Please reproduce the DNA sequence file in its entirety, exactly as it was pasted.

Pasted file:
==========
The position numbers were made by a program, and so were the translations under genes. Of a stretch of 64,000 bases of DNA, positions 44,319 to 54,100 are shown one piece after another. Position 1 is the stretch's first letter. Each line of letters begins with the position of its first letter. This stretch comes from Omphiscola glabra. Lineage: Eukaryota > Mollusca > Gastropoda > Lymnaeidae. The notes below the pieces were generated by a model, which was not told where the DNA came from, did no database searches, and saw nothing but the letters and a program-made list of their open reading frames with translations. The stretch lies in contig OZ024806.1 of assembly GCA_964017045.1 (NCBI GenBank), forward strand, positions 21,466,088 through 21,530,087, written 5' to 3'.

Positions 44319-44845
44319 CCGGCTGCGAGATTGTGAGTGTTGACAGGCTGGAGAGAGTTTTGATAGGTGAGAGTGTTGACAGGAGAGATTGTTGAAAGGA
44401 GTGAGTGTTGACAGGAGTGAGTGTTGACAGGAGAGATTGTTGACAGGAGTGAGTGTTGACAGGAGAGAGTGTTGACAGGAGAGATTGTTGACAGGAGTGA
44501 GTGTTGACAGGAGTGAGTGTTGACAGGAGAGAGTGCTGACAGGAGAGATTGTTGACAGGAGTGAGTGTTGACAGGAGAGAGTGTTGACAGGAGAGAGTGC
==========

The position numbers were made by a program, and so were the translations under genes. Of a stretch of 64,000 bases of DNA, positions 44,319 to 54,100 are shown one piece after another. Position 1 is the stretch's first letter. Each line of letters begins with the position of its first letter. This stretch comes from Omphiscola glabra. Lineage: Eukaryota > Mollusca > Gastropoda > Lymnaeidae. The notes below the pieces were generated by a model, which was not told where the DNA came from, did no database searches, and saw nothing but the letters and a program-made list of their open reading frames with translations. The stretch lies in contig OZ024806.1 of assembly GCA_964017045.1 (NCBI GenBank), forward strand, positions 21,466,088 through 21,530,087, written 5' to 3'.

Positions 44319-44845
44319 CCGGCTGCGAGATTGTGAGTGTTGACAGGCTGGAGAGAGTTTTGATAGGTGAGAGTGTTGACAGGAGAGATTGTTGAAAGGA
44401 GTGAGTGTTGACAGGAGTGAGTGTTGACAGGAGAGATTGTTGACAGGAGTGAGTGTTGACAGGAGAGAGTGTTGACAGGAGAGATTGTTGACAGGAGTGA
44501 GTGTTGACAGGAGTGAGTGTTGACAGGAGAGAGTGCTGACAGGAGAGATTGTTGACAGGAGTGAGTGTTGACAGGAGAGAGTGTTGACAGGAGAGAGTGC